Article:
Cumberland Times-News

Local News

March 20, 2014

Public gets look at future plans for Canal Place Heritage Area

State requires officials to update objectives every 5 to 10 years

CUMBERLAND — Officials with the Canal Place Heritage Area held an open house Thursday to allow the public to offer input on a five-year plan being developed for the area.

Held at the Allegany Museum, the event featured displays at six tables with a variety of experts available to take questions from interested visitors.

Created in 1993, the area around Canal Place was Maryland’s first certified heritage area. Since then, the number of heritage areas in Maryland has grown to 12.

“It preserves the heritage and history around the C&O Canal Terminus basin area,” said Rita Knox, a ranger with the National Park Service.

Knox, who took questions at the event, works at the visitors center inside the Western Maryland Railway Station.

“Having Canal Place here has brought focus on the canal and been an asset to the downtown,” she said.

The Canal Place Heritage Area includes the downtown mall area, Washington Street, Canal Place and the portions of Wills Creek and the C&O Canal National Historical Park that fall within the Cumberland city limits.

 State officials request that a comprehensive management plan be created for the heritage areas about every five to 10 years. The plan is to show the future objectives for the heritage area and how it can best promote the region.

“It’s where we are going to take the heritage area in the next five years,” said Dee Dee Ritchie, executive director of Canal Place.

Known as the Heritage Area Management Plan Update, it’s currently in draft form.

“The heritage areas tend to foster partnerships. They also serve to promote economic development,” said Richard Hughes of the Maryland Heritage Area Authority.

Placing the material and data into a comprehensive plan has been the job of Mackin Engineering of Pittsburgh.

“The plan asks what can be done to make this place more attractive,” said Bob Genter, an associate with Mackin.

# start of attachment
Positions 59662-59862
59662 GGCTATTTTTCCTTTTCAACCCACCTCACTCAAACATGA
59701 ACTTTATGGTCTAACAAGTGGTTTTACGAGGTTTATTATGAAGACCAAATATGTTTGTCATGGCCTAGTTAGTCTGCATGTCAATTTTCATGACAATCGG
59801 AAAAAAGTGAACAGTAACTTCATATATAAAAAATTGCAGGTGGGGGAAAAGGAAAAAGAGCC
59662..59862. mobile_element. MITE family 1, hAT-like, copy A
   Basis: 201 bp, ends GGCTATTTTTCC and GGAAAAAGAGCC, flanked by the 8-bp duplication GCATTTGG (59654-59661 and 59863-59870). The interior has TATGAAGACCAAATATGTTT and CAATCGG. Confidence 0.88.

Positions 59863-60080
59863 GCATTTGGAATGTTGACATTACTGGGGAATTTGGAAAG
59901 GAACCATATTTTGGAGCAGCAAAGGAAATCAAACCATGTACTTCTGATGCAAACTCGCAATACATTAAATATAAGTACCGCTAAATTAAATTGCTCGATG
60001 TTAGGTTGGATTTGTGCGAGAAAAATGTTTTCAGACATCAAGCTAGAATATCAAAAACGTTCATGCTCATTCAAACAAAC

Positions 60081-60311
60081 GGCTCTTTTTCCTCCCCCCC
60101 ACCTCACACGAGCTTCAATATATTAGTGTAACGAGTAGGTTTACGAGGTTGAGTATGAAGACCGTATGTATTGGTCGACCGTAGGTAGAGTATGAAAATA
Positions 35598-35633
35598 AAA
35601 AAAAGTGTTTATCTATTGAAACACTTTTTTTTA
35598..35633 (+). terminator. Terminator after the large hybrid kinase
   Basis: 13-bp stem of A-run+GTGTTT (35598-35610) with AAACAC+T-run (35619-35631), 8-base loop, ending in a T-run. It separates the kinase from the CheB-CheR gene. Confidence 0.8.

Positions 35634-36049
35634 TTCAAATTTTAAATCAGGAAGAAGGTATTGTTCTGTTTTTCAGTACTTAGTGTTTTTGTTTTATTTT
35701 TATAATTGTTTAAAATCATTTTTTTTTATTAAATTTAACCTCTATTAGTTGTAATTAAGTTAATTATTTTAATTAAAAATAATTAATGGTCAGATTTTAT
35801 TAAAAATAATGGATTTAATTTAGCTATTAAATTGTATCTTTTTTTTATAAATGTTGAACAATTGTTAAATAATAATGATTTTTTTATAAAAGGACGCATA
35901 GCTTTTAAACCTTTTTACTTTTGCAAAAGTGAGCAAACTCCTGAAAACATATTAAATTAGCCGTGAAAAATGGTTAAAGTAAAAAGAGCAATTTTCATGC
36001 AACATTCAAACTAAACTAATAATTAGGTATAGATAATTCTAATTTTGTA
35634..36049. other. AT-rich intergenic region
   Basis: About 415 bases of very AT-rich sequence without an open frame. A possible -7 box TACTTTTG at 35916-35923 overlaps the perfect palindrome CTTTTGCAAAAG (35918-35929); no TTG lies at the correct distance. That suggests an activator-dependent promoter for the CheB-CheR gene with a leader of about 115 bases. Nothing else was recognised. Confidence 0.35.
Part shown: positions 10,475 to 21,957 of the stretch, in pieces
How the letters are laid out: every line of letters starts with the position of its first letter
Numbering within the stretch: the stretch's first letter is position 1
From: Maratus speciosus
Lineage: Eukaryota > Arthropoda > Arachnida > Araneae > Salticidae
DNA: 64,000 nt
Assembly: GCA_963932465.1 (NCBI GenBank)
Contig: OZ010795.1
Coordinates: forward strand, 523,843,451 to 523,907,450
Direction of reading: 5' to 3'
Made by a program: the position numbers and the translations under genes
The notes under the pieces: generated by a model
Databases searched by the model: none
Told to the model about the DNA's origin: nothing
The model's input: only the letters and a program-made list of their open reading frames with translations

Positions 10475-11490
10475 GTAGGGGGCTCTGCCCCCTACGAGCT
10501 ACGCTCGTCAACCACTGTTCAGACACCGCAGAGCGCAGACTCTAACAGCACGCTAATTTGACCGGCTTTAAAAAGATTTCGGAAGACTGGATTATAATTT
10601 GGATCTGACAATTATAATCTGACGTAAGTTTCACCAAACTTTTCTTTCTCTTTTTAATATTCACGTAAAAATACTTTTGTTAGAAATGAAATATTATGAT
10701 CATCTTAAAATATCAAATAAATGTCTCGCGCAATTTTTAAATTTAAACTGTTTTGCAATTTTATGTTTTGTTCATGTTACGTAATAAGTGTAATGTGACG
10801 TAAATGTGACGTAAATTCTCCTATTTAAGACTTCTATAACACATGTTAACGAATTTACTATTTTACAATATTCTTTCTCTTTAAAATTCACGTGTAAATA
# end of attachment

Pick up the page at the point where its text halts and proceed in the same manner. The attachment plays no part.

Genter said the plan looks at what can be preserved, enhanced or improved to bring more visitors into the area.

“Whatever we can do to draw more people, will draw more dollars into the area,” said Janice Keene, a Canal Place board member.

Visitors to the event made future suggestions for the heritage area. Officials placed the comments on a board for viewing.

Suggestions from guests included better and consistant signage, working closer with state and local government, more specific action steps and the development of strategies everyone can agree with.

Another open house is planned for next winter with a finalized management plan expected in the spring of 2015.

Greg Larry can be contacted at

Text Only
Local News
Must Read
News related video
3 People Killed, Deputies Wounded in NC Shootout Suing Obama: GOP-led House Gives the Go-ahead Obama: 'Blood of Africa Runs Through My Veins' Amid Drought, UCLA Sees Only Water Texas Scientists Study Ebola Virus Smartphone Powered Paper Plane Debuts at Airshow Air Force: Stowaway Triggers Security Review Minnesota Fire Engulfs Home, Two Garages Southern Accent Reduction Class Cancelled in TN Obama Chides House GOP for Pursuing Lawsuit New Bill Aims to Curb Sexual Assault on Campus 3Doodler Bring 3-D Printing to Your Hand Six PA Cops Indicted for Robbing Drug Dealers Officials Unsure of UCLA Flood Repair Date At Least 20 Chikungunya Cases in New Jersey Raw: Obama Eats Ribs in Kansas City Broken Water Main Floods UCLA Raw: Amphibious Landing Practice in Hawaii In Virginia, the Rise of a New Space Coast Two Women Narrowly Avoid Being Hit by Train